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    Pictures of Newzealand Roundabouts

    DOUGLAS STREET Roundabout

    PERTH STREET Roundabout

    OTIPUA Roundabout

    CHURCH STREET Roundabout


    From: ANTONI FACEY To:
    Subject: Roundabouts
    Date sent: Mon, 16 Sep 2002

    Dear Gene
    I understand from Ian Appleton that you are looking for pictures of roundabouts. I have designed a few that I am fairly happy with (obviously I would change things with the benefit of hindsight but they still work well). I have checked the crash records and all have met the criteria of reducing the crash rate from the previous control and the crashes are of lower severity than previously. One intersection had 3 cycle crashes but none after the roundabout was installed; not the usually expected result. On this measure, you can say they are good roundabouts but there is still some room for improvement. I could probably get copies of the aerial photographs from the local authority if you like. All of them are non standard with difficult horizontal approach geometry. There are a few things that I have found in my city that I have not sen anywhere else. I have spoken to others and they have never heard of it either. We have the ring around our roundabout circulating islands to allow for tracking of heavy vehicles. These were constructed using the same interlocking concrete block paving as the footpaths (not my choice). Pedestrians now regularly walk around the inner circulating ring where they should not be. You should be careful that designers do not carried away with landscaping features such as that to the detriment of logical arguements.
    As a safety auditor, I have seen many roundabouts around NZ and I am quite satisfied that the roundabouts I see these days are much better than those in the past. Almost invariably, they have good geometry or only minor faults, but the finishing touches such as landscaping and roadmarking often let the result down. I post construction audited one last week that had been planned and designed as a 2 lane roundabout then a decision was taken to drop the roundabout to a single circulating lane without physically altering the approaches. Neither of us in the team could accept that it should work safely but when observing behaviour, there appeared to be no problems. The drivers sorted themselves out well. It was a larger roundabout with only 3 approaches so that may have had something to do with it.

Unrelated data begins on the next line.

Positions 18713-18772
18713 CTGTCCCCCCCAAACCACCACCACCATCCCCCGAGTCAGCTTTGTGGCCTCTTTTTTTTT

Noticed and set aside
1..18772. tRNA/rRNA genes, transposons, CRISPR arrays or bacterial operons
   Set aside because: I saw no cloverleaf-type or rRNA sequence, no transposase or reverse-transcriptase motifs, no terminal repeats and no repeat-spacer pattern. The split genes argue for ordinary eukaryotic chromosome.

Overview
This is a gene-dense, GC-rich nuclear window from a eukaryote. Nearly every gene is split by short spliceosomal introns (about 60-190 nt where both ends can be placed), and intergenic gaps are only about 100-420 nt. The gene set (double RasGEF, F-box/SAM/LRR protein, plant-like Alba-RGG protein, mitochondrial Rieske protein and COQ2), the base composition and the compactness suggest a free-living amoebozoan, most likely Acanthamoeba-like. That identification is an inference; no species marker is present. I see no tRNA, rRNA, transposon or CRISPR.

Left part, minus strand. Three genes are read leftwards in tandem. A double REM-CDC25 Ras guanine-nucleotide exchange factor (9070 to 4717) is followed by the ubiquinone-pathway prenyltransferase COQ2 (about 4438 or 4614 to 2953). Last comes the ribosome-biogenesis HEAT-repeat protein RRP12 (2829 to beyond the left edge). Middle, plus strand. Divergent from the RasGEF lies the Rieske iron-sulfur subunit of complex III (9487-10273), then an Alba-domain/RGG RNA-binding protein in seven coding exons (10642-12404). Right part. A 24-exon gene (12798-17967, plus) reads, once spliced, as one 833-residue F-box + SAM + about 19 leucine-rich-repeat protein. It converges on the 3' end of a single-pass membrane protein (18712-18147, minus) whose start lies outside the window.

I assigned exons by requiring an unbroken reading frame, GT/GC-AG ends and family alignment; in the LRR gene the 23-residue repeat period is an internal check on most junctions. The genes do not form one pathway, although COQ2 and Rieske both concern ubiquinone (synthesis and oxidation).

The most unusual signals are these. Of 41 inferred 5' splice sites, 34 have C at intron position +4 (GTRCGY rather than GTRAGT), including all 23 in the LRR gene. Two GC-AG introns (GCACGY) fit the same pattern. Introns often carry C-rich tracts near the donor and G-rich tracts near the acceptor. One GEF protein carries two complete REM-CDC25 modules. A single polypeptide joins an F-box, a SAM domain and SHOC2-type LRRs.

You should be aware that in Christchurch City which was the first city in NZ to really begin the widespread use of roundabouts about 30 years ago, many of the roundabouts are being replaced with traffic signals. There are not many new ones being built there. This is due to the capacity issues of increasing traffic volumes.
    One reason we have had so many roundabouts in NZ is our funding regime. It is much easier to financially justify a roundabout than traffic signals since you do not have the same impact on main road traffic flow as with traffic signals and off peak they are more efficient. Hence, we have had some roundabouts put in where they should not have gone for technical reasons. When the roundabout is the do minimum, it becomes easier to justify traffic signals.
    A common fallacy is that you should not have any plants, etc on the circulating island. I have found through my crash investigation studies and safety audits that this is not the case. I have even audited a site where we erected a large concrete architectural structure in the circulating island. The approaches took care of all of the deflection through the horizontal alignment and it was not possible for a vehicle at the low design speeds to strike the structure. There was enough visibility left for vehicles at limit lines to determine the intentions of the circulating vehicles safely.
    I am happy to discuss these issues further if you would like but I do not have many photos. To get photos, I would need to be in that part of the country and that depends on where my next client takes me.
    Antoni Facey
    BE (Civil), Registered Engineer
    39 Quarry Road
    Telephone (03) 684 6665
    Mobile (021) 148 7851

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    Kansas State University
    September 9, 2009